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A heartwarming tale of misanthropy and self-loathing

I feel compelled to offer an explanation for my absence for the past two weeks. Disappointingly for you - on the off chance that you actually care why I was absent for the past two weeks - I never do anything I feel compelled to.

Why? Because I believe that my compulsions are controlled by a group of secret government operatives via a microchip that a group of secret government surgeons implanted in my brain eight years ago, during a procedure billed as a "routine dental cleaning."

Anyway, what with the holiday season upon us and all, today I thought I'd share a heartwarming tale of misanthropy and self-loathing in which I inexplicably refer to myself in the third person.

Our story begins a few weeks ago - the day before Thanksgiving, in fact - onboard a cramped airplane. A dashing, exceedingly intelligent young man was catching an early-morning flight home to Saranac Lake from the gloomy, malodorous Midwestern city where he attended graduate school.

Our hero had a window seat, and this pleased him. He wanted to keep an eye on the wing in order to spot any furry beasts that might be up to mischief out there - ripping off panels and tearing up wires, for instance, or cavorting around like drunken go-go dancers.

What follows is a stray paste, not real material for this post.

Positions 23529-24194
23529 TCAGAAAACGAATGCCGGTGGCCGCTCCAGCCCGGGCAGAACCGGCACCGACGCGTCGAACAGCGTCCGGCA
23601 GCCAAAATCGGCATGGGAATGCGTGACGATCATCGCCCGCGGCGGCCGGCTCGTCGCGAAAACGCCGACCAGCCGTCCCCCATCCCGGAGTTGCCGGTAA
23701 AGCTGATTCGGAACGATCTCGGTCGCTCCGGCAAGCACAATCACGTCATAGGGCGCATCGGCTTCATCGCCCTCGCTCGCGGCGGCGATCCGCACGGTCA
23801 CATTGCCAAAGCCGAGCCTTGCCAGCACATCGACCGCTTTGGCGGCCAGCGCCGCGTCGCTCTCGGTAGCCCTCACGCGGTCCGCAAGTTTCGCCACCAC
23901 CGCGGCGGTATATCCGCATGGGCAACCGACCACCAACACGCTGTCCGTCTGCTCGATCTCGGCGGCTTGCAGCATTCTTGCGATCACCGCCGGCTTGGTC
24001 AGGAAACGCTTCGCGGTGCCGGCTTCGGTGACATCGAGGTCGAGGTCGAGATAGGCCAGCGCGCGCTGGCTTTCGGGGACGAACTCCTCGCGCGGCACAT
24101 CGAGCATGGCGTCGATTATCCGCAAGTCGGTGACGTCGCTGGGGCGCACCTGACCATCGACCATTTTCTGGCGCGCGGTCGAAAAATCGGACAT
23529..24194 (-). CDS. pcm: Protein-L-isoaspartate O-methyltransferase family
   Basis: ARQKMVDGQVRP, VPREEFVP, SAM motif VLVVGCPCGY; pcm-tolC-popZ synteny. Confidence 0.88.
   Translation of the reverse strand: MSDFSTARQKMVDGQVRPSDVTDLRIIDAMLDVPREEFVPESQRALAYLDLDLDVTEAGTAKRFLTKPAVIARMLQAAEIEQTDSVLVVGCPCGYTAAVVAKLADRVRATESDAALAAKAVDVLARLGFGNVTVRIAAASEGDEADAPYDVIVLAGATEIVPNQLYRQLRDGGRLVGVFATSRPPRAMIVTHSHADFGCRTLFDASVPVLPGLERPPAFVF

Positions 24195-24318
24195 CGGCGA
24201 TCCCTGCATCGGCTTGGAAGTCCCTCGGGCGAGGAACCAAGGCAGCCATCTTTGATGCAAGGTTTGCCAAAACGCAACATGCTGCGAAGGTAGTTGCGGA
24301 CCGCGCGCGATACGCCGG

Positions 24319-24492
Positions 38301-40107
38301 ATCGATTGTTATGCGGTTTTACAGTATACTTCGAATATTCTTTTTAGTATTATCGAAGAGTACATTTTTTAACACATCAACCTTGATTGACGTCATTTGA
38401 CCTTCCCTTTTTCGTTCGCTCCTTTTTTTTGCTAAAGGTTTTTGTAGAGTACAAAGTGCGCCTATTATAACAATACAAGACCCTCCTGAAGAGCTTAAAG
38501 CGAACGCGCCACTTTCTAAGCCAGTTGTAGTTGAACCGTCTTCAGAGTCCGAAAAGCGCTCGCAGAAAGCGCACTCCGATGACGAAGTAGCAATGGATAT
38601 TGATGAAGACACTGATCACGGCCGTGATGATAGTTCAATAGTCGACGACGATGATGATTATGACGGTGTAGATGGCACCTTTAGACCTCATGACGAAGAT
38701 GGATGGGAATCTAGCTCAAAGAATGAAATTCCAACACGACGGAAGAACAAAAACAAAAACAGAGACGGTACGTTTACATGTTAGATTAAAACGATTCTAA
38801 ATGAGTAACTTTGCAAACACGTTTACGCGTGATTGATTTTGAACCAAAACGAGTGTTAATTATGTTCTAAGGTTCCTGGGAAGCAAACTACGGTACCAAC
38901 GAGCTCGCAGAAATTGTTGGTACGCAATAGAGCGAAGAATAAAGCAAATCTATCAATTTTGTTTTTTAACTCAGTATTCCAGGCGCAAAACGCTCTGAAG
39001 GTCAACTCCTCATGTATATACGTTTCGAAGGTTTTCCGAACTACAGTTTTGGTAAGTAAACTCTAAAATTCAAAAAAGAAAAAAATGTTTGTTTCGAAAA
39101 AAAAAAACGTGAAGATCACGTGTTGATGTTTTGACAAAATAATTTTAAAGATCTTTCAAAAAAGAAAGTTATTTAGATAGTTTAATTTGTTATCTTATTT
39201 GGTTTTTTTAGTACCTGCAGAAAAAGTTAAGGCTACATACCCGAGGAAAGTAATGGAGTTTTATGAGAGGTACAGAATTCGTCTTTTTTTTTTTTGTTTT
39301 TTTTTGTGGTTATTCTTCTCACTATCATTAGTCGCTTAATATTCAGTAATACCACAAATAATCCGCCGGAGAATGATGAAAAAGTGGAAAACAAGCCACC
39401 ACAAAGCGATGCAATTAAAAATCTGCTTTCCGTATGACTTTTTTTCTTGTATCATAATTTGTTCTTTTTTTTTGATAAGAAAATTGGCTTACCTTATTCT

The young man had never spotted such furry beasts on prior flights, but he knew from the nonfiction documentary television series "The Twilight Zone" that they existed, and that no less a luminary than the great William Shatner had seen one in 1963.

What didn't please our hero was the middle-aged woman sitting next to him. She'd seemed nice enough at first (in that she hadn't tried to make excruciating small talk), but she quickly proved to be almost as self-absorbed as our hero knew himself to be - and nothing irritated him more than people who reminded him of himself. A few minutes after sitting down, the woman whipped out her cell phone and began speaking to her baby.

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